Federal appeals court to decide if diversity justifies reverse discrimination
Washington, D.C. – The future of affirmative action in education may be at stake tomorrow in Seattle when a federal appeals court considers whether diversity can be a constitutional justification for reverse discrimination. The question before the U.S. Court of Appeals for the Ninth Circuit arises from a lawsuit challenging the University of Washington Law School’s admissions preferences for minorities. A negative answer from the court would doom similar preferences at universities throughout the western U.S.
Smith v. University of Washington Law School was brought in 1997 by the Center for Individual Rights (CIR) on behalf of Katuria Smith and two other white applicants to the law school. The three were denied admission because they were subject to more rigorous admissions standards than those applied to minority applicants. The law school – like many universities nationwide – defends its racial preferences as necessary to achieve a diverse student body. It argues that the Constitution permits discrimination aimed at achieving such diversity.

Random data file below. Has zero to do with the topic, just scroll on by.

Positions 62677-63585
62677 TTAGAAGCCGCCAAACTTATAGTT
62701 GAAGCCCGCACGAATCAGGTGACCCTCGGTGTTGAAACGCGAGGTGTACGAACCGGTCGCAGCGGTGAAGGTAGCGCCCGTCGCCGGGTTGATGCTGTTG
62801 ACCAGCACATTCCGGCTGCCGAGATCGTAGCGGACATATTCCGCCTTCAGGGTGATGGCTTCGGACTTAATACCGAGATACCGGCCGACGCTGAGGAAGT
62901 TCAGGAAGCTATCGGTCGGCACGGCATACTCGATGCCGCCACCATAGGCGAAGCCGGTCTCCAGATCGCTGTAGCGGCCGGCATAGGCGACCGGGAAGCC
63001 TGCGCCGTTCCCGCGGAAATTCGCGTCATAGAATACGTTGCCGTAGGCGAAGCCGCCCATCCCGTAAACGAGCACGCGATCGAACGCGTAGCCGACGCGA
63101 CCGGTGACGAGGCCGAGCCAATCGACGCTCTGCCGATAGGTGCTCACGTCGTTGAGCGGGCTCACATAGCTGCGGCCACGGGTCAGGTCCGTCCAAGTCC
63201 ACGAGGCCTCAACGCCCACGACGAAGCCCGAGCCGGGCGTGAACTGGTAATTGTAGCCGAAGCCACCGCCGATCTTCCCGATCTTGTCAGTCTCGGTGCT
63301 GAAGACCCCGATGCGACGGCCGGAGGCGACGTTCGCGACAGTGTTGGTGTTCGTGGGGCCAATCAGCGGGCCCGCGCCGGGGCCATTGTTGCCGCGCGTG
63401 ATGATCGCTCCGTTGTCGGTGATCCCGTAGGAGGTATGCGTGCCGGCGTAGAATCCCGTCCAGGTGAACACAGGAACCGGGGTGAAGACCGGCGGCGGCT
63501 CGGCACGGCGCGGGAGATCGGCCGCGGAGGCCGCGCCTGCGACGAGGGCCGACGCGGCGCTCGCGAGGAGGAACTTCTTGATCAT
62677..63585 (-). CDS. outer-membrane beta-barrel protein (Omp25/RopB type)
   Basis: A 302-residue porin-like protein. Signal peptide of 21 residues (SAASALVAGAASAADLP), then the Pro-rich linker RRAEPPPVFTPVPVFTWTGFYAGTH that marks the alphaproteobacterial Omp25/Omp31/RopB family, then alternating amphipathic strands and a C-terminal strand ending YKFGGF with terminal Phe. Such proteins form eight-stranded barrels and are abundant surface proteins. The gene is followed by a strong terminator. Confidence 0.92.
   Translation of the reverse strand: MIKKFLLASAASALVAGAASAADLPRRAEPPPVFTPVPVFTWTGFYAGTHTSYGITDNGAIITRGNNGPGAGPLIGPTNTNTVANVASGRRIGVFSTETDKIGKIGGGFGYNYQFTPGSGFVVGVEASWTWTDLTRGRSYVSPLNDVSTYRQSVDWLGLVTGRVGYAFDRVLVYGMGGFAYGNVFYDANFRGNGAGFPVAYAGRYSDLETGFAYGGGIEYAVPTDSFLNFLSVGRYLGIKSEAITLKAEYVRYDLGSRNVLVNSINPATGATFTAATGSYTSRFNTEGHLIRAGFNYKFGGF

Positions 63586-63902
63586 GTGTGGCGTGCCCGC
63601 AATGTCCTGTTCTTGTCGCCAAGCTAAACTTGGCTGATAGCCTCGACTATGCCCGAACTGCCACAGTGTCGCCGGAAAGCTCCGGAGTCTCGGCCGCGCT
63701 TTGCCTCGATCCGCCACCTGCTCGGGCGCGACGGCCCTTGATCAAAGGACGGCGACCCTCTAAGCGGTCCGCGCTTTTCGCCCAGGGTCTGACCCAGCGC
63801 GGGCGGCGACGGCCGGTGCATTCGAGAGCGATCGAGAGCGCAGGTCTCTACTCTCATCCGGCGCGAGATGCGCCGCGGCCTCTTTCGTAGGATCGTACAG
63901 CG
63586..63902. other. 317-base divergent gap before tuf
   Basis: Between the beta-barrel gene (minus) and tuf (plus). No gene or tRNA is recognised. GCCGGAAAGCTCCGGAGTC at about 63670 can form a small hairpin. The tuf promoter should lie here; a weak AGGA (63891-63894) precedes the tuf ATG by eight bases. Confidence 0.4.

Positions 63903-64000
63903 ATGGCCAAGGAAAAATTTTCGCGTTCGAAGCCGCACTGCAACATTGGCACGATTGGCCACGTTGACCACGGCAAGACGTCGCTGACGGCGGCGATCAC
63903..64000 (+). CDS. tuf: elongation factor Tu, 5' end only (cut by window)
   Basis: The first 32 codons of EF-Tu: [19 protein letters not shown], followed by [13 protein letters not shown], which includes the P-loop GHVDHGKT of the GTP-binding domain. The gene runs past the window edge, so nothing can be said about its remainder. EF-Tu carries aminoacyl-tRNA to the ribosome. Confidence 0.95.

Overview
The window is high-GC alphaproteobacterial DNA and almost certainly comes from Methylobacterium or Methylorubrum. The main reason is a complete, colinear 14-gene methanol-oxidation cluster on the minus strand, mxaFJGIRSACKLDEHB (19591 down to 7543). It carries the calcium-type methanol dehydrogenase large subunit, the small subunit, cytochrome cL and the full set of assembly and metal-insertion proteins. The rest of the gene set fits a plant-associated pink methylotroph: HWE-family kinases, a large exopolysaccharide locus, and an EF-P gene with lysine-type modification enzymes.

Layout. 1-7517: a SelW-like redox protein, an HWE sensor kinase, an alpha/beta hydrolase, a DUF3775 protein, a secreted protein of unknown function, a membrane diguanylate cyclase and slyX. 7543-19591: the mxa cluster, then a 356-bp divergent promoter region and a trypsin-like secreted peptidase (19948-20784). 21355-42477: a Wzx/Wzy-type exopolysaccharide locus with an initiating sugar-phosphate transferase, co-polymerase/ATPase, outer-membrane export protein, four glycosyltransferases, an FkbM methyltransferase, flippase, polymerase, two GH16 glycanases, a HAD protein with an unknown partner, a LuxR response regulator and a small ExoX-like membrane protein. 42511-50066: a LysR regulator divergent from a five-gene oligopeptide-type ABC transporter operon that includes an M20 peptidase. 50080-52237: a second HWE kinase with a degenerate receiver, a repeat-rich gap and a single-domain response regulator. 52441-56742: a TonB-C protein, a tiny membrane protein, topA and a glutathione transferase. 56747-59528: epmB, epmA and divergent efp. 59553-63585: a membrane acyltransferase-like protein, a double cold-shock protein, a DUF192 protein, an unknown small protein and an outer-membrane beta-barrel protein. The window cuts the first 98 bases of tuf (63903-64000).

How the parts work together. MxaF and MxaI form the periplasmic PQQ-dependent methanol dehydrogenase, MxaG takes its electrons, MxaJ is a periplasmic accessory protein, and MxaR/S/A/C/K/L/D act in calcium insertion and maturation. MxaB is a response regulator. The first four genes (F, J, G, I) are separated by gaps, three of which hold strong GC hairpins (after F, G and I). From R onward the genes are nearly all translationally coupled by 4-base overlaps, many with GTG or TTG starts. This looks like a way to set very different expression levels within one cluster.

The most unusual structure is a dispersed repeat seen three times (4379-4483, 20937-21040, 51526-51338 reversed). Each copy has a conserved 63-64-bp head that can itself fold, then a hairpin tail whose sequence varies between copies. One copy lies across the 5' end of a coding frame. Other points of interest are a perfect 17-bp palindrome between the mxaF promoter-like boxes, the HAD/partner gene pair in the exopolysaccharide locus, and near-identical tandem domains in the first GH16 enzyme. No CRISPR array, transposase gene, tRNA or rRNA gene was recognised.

The law school rests its constitutional argument on Supreme Court Justice Lewis Powell’s lone 1978 opinion in Regents of the University of California v. Bakke. CIR counters that a majority of the Supreme Court has never held that diversity can justify racial discrimination. Moreover, CIR notes, recent Supreme Court precedent points strongly towards the opposite conclusion.
In February, 1999, U.S. District Court Judge Thomas Zilly denied the plaintiffs’ motion for summary judgment after ruling that Powell’s Bakke opinion should govern the Smith suit. However, Judge Zilly denied the law school’s summary judgment motion as well, saying it was unclear whether the school complied with the standards set forth in Powell’s opinion. In addition, Zilly ruled that Washington State’s I-200, a 1998 voter initiative banning racial preferences, mooted the plaintiffs’ claims for an injunctive remedy. He also decertified a class action based on injunctive relief. The result was the instant appeal, in which the Ninth Circuit will consider Zilly’s rulings on Bakke, mootness, and class certification.
“With the legality of race-based admissions hanging by a thread, the Ninth Circuit’s decision may have a big impact nationwide,” noted Curt Levey, CIR’s Director of Legal & Public Affairs. “The nation’s universities are watching closely,” Levey added, “because the diversity rationale is their last hope for defending racial preferences.”